To be clear, improved disclosure won’t magically convert delinquent broadcasters into model public servants. Nor is it a substitute for better FCC enforcement of the broadcast public interest bargain, which has atrophied over time and should be reinvigorated. As the INOC Report acknowledges, the public interest obligation system is broken, and it does matter.
But even though better disclosure is not a silver bullet, it is both important and necessary:
1. Better information can empower communities to make broadcasters more responsive even when the FCC can’t — or won’t — fulfill that role.
The FCC invites communities to participate in the licensing process, but rarely acts on citizen complaints. If the FCC won’t hold broadcasters to their promises, it should at least help communities do so themselves.
Better information means better conversations between communities and local broadcasters about a community’s information needs. Of course, not every conversation between licensees and local communities will be productive. Here, too, better disclosure, coupled with public pressure, can go a long way to holding media accountable. Watchdog groups and journalists can shed light on — and publicize — whether broadcasters are serving the public or just wasting precious airwaves. Local civic groups can highlight the best and worst broadcasters covering the community. Journalists could use the proposed online public file database to track political ad spending patterns on local TV stations, or publish lists of broadcasters that engage in pay-for-play “news.”
2. Broadcasters can market themselves on their public service
While better disclosure can expose broadcasters that are doing a less-than-stellar job, it can also illuminate those who provide exemplary service to the community. Every station claims it is number one in news. With better, uniform disclosure, the public can decide for itself.
3. Better disclosure can lead to better FCC policy decisions
There are numerous FCC proceedings that posit how various policies or structural rules impact the provision of local programming and service to communities. The FCC is often forced to spend a lot of money for proprietary third-party data that is ill-suited to its purpose and which the agency can’t share publicly even when it relies on it to make policy decisions. A uniform online broadcast-disclosure regime would be less burdensome than what broadcasters already do now, and would be more transparent and valuable for policymaking purposes.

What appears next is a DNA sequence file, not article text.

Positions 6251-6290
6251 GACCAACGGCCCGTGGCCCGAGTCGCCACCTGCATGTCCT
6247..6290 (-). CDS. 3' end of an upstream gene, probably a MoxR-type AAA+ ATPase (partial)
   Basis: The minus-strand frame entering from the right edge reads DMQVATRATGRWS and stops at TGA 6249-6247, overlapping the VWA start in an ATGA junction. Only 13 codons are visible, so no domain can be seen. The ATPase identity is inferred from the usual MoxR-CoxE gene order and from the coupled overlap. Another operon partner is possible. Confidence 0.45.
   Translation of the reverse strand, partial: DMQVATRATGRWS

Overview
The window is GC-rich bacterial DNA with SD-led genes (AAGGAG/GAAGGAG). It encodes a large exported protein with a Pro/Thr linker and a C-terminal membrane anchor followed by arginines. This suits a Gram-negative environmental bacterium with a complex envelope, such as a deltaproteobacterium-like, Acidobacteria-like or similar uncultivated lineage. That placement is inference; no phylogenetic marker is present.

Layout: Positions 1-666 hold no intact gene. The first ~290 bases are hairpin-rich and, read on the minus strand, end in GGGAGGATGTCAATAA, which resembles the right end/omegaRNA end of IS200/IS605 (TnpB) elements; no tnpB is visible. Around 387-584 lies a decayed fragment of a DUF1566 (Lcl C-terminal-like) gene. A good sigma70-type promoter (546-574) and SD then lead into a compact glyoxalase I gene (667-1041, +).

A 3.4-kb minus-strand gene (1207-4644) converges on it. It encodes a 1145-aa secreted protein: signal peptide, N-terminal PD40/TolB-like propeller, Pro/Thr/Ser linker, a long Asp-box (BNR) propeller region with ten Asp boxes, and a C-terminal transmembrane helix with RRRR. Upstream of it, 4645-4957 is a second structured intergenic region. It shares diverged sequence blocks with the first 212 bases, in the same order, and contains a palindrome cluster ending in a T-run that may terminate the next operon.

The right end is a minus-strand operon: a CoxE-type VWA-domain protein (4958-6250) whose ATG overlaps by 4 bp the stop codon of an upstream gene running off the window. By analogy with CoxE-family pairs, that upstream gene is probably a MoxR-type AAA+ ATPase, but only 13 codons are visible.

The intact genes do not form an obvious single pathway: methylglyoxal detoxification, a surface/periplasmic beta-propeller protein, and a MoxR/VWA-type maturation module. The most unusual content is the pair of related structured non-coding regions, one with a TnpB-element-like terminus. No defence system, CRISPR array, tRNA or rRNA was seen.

4. It’s 2011
In a time when there is an app for nearly everything, it’s silly that a person still has to take off work and drive dozens of miles (and in some cases over 100 miles) just to get information about how their local broadcaster is serving the community. But that’s how it works today. We are well into the Internet Age — it’s ridiculous that this information is not online already.
While I have focused on one important recommendation in a very large report, Free Press is also enthusiastic about many of the recommendations related to nonprofit, community and public media. Those organizations are increasingly rising to fill the gaps being left by commercial media. Better disclosure rules will help us more clearly identify those gaps and spur innovation and experimentation to meet our nation’s diverse information needs.
People + Policy
= Positive Change for the Public Good